WIPS will disappear

I’ve been thinking for a long time now about why it is that most of my customers seem not concerned about wireless intrusion detection/prevention systems. There are most definitely attacks out there that can cause problems to wireless networks and clients. I have many times talked to people about the advantages of having a system like this in place, but still they are unconvinced as to the value of those systems, apart from people that have an obvious need to have tight control over their WLAN such as banks. Still it puzzled me that the focus was on detecting rogues on the network, not other types of attacks. I attempted to talk about the wider value gained from a WIPS system, such as better performance metrics from monitoring the WLAN more closely. Even when it was offered for free it seemed that this functionality wasn’t that important as it was hardly used or even monitored.

I happen to be fortunate to work with a lot of very smart people, who know a lot about IT security. I know from working along side them what the current trends are for both attacks and for types of devices used for defense in depth and the methodology used to defend enterprises from those attacks. Today one of the top item’s on everyone’s agenda is mobile devices. As almost all of those devices access in some way wireless networks, its not a large jump to think that this would increase the need for WIPS use. Its not happening, however. In fact from what I can see people are more concerned about protecting the mobile devices than attacks on the wireless network directly.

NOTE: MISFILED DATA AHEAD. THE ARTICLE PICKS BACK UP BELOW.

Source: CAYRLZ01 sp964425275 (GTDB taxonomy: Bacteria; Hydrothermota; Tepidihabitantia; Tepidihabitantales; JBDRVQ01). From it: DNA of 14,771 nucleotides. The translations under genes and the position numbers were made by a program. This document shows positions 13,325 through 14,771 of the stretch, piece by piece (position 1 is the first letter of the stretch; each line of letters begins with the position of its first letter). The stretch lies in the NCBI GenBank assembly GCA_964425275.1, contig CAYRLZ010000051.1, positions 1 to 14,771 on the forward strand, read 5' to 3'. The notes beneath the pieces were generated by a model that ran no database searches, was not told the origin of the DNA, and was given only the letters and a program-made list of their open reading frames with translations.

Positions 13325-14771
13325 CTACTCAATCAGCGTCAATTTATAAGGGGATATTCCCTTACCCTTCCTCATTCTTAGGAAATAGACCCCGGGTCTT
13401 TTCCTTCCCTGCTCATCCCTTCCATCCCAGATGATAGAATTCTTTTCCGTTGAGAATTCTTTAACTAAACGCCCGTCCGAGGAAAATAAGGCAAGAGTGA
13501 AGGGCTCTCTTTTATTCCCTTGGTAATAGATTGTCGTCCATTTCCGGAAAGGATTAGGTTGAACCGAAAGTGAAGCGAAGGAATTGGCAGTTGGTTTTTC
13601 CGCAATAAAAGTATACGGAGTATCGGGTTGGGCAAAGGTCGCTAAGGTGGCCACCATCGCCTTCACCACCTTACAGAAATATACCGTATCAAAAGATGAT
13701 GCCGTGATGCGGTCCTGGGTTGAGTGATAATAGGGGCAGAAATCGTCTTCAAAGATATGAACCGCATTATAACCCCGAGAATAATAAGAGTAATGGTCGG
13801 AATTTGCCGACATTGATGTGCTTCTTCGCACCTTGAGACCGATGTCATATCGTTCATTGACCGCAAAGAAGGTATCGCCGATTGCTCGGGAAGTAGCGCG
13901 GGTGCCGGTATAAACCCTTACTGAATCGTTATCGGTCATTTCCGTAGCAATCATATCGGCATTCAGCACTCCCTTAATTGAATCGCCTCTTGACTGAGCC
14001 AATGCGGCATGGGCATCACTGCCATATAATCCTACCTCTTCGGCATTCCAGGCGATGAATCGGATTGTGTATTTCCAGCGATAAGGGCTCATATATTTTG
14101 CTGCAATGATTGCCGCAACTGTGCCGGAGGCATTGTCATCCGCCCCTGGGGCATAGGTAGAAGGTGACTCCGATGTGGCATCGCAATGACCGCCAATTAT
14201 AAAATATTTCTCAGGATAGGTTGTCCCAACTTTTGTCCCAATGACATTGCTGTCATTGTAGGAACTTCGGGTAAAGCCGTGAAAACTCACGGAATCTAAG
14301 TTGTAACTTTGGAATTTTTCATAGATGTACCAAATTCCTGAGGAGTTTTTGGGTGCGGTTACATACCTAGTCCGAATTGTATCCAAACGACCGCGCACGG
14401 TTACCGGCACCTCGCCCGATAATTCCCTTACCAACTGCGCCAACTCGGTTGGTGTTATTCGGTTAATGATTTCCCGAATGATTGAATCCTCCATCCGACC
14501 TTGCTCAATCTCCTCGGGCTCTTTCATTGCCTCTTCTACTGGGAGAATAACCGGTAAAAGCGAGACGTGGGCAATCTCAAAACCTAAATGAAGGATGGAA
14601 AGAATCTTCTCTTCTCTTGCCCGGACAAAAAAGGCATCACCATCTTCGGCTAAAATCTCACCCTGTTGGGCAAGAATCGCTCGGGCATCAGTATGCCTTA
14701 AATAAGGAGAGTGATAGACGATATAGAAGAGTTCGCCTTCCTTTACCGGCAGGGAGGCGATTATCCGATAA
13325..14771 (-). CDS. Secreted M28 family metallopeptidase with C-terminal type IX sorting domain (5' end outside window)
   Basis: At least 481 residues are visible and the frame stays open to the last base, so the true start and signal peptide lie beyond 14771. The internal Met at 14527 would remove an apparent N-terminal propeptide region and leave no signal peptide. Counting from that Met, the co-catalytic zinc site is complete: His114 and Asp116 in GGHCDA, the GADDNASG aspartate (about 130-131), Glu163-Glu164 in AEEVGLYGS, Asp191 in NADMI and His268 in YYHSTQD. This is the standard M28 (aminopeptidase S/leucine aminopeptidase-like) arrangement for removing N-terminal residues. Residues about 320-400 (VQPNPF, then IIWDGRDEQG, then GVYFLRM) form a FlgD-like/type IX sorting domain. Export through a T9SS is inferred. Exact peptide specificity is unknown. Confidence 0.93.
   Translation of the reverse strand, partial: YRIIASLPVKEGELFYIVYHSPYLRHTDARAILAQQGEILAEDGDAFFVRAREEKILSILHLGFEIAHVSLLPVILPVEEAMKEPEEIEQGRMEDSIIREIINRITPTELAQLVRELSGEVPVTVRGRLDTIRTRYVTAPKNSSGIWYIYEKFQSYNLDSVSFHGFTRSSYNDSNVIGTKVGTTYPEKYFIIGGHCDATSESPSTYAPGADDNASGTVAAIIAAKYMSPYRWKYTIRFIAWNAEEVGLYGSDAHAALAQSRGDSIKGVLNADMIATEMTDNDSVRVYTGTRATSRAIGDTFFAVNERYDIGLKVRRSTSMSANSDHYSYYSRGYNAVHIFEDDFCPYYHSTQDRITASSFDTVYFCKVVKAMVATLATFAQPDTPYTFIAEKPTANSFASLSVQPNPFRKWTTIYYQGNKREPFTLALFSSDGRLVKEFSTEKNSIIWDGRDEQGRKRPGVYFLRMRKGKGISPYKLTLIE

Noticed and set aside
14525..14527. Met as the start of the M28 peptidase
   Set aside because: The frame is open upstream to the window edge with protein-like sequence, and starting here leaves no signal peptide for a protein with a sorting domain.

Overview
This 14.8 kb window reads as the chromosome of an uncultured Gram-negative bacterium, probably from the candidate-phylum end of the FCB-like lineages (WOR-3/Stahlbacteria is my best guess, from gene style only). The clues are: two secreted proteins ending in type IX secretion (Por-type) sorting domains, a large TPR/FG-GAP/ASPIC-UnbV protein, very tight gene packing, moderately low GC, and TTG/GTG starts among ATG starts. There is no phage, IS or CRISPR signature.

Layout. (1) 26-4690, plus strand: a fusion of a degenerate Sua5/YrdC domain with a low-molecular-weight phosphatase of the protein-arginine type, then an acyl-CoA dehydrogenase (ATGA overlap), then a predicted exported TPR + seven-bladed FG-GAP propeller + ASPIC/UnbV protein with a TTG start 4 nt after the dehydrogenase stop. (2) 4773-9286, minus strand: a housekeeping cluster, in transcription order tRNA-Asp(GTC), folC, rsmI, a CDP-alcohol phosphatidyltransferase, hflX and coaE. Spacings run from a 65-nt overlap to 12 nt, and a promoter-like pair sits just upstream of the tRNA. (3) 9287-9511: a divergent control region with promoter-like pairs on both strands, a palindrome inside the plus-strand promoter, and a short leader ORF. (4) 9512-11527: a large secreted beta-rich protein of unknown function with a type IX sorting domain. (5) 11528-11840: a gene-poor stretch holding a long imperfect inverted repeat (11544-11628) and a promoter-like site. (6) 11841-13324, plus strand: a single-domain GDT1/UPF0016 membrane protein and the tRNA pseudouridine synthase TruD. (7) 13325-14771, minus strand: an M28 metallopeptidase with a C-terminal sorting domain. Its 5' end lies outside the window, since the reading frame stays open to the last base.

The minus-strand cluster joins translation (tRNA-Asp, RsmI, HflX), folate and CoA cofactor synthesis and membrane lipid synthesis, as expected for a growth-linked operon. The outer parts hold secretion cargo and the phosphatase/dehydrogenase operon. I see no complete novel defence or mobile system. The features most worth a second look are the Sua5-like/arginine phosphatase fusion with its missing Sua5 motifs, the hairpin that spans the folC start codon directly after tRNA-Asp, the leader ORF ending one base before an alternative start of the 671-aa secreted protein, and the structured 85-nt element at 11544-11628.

It finally struck me today what the logic chain is behind people not being particularly interested in WIPS and that the logical conclusion is that stand alone WIPS system will eventually disappear. First, I would say that the reason these systems came about in the first place was that the security of WEP based networks was so poor, that you really HAD to watch the wireless network and know in real time when attacks happened. This has evolved to current standard practice of using WPA2 based 802.1X dynamic authentication. Now people can be sure their wireless networks are controlled and each individual accessing it is authenticated separately. Attackers also realized this and started to focus on the client as the next easy target. In addition they began to do things like planting devices using the same SSID (evil twin attack) and using modified RADIUS servers to capture the user’s authentication. This is difficult to pull off, however.

WIPS evolved as well and began to add signatures and heuristics to their act to see these kind of attacks as well. Wireless networks are not fully secured even today, but the most interesting thing for potential attackers is to get into the network unnoticed and easily as possible. The bar has been raised high enough now for WLAN security to divert attention towards the mass of mobile devices and use them as an easier launchpad to get into the network. In addition to this, wireless network monitoring and systems to control what an individual user is authorized to access are becoming more and more sophisticated.